Shepherd of the Hills theme park, located in rolling terrain a few miles outside downtown, features open-air plays based on Wright’s books with dozens of actors in the Thurman Outdoor Theater.
“His story told of the beauty of the Ozarks and the strength of the people who live in the area,” said Jeff Johnson, a former banker, who showed us around the 177-acre adventure park. increase. Stayed for several years. “We have a duty to tell the story in the way that Harold Bell Wright made it stand out.”
This literary legacy places Branson in a solid narrative framework. And what intrigues me most is the innate urge to gather crowds to sing and talk about the history and traditions of this part of the world.This strip – officially known as West 76 Country Boulevard The 1.6km long path – could offer chain restaurants and attractions in other brilliant entertainment districts. But what makes the Branson experience most memorable is the performances that authentically resonate with the countryside.
Like the Petersens playing American roots music in the 200-seat Little Opry Theater on the Shepherd of the Hills Expressway, the most intimate space I’ve ever encountered. They are another local family that seems to have a genetic predisposition to treble clefs and arpeggios, like the Presley and Haygood families. Mama Karen on bass, her adult child Katie on fiddle, Ellen on banjo, Matt on guitar, and Emmett Franz of “Honorary Petersen” on dobro guitar, which he turns sideways. I am playing a finger pick. (Another singing Petersen sister, Julian, is studying English Literature at Oxford.)
Their fresh, easy-going demeanor and effortless harmonies bouncing bluegrass gleefully from John Denver’s “Annie’s Song” to the gospel’s “Down to the River to Play” to the Eagles’ “Desperado” It blends smoothly into the arrangement of Devotional messages also feature in their shows. But the spirit that most delights and moves me is Abba’s fun, humming version of “Mamma Mia.”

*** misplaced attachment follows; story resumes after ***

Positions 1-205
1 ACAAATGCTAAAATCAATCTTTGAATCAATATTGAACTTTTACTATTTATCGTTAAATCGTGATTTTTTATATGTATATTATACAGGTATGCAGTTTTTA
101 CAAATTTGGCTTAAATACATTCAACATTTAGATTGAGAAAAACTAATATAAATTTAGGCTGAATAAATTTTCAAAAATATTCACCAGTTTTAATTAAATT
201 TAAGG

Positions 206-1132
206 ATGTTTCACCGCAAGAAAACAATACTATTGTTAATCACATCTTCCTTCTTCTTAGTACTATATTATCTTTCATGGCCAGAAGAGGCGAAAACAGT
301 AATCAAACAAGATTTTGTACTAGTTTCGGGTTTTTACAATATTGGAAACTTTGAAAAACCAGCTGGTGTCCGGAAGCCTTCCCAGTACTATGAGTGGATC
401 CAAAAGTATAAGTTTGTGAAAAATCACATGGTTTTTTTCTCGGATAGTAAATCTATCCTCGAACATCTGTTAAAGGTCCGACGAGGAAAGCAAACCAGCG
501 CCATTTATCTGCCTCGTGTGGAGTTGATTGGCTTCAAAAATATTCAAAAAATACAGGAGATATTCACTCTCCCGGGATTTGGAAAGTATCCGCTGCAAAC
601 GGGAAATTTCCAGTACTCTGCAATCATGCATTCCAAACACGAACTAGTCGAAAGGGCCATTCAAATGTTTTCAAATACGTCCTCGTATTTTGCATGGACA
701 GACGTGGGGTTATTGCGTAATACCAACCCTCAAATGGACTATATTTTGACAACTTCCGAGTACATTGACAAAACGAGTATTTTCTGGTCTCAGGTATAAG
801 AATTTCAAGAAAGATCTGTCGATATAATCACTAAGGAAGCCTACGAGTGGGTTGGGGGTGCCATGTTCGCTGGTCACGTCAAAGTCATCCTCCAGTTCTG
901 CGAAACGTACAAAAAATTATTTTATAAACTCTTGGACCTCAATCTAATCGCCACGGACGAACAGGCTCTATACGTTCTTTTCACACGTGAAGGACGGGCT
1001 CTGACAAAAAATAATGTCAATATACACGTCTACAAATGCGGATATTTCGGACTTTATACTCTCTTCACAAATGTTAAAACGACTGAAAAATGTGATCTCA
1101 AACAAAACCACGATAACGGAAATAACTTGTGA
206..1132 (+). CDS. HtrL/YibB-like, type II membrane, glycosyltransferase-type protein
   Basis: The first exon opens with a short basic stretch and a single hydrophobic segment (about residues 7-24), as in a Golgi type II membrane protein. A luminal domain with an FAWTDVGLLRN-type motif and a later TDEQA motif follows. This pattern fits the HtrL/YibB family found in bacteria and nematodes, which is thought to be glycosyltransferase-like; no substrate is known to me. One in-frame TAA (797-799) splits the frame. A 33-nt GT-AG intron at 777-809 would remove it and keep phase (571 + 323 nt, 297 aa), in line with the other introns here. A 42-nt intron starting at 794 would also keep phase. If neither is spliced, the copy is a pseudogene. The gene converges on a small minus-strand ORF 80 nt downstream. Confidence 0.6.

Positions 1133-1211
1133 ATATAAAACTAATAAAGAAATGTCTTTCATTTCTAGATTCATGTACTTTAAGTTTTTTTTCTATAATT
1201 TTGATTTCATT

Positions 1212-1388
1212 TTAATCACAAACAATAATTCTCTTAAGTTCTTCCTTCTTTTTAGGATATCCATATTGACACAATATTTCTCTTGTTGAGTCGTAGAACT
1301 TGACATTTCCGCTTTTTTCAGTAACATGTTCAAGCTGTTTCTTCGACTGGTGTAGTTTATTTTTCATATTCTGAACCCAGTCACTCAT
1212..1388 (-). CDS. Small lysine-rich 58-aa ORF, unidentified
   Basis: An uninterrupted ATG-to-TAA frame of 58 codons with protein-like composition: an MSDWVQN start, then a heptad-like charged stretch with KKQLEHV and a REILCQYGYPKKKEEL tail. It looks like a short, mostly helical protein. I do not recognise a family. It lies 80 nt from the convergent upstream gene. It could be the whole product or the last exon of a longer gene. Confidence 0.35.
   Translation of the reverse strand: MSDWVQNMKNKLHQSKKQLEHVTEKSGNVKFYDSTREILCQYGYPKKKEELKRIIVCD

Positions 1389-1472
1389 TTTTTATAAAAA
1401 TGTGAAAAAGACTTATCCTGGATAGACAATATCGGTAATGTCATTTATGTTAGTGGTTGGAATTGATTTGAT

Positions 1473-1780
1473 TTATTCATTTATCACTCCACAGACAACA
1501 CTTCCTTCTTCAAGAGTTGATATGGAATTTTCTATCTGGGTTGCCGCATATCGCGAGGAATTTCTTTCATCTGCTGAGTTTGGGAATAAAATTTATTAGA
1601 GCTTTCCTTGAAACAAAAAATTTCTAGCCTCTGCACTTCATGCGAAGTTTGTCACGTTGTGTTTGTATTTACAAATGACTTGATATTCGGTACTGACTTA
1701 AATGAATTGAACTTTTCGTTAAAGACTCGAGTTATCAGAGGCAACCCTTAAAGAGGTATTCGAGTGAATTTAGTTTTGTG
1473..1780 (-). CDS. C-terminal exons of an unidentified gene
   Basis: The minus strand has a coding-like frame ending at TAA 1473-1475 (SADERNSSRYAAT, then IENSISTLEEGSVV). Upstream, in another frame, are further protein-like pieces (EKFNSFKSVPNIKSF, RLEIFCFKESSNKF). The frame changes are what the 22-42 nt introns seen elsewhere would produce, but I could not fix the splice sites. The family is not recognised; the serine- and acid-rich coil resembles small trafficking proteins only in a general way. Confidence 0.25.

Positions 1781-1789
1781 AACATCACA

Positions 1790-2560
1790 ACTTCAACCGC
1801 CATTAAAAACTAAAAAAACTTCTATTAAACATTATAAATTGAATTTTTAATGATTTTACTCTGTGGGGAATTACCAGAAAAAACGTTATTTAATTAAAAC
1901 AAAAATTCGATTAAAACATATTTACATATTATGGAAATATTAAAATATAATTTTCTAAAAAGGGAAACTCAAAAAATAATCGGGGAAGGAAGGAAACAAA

Ellen, who is married to Michael Haygood, who sings Heygood, says the roots of the band lie in her mother’s passion. “She loved music,” says Ellen. “That’s how she got her master’s degree in music education. Music theory seems to be her jam.” I like. His father was a doctor, and Johns attended Hopkins University. It’s an engaging way to let fans know more about them and let them know that their interests extend beyond their instruments.
My favorite takeaway from listening to music in the mountains is the rewarding focus on family and artistic pursuits. Mr. and Mrs. Presley still personify that with sophisticated silliness and sophisticated craftsmanship, even after all these years. Glazed pecans at the concession stand are happy memories for me too—Gary in his Presley-memories-filled theater.
The Presleys often say that when they built the theater, originally called the Mountain Music Theatre, they weren’t sure if an audience would come. Gary’s backup plan was that if things didn’t work out, the place could be turned into a winter warehouse for boats moored on the lake. The sea of faces that greeted us happily brought to light the dreams of Mr. and Mrs. Presley.
“Repeat business has been great,” says Gary. “Audiences come to our theater and feel a warm and homely atmosphere. It took him 55 years to get here.”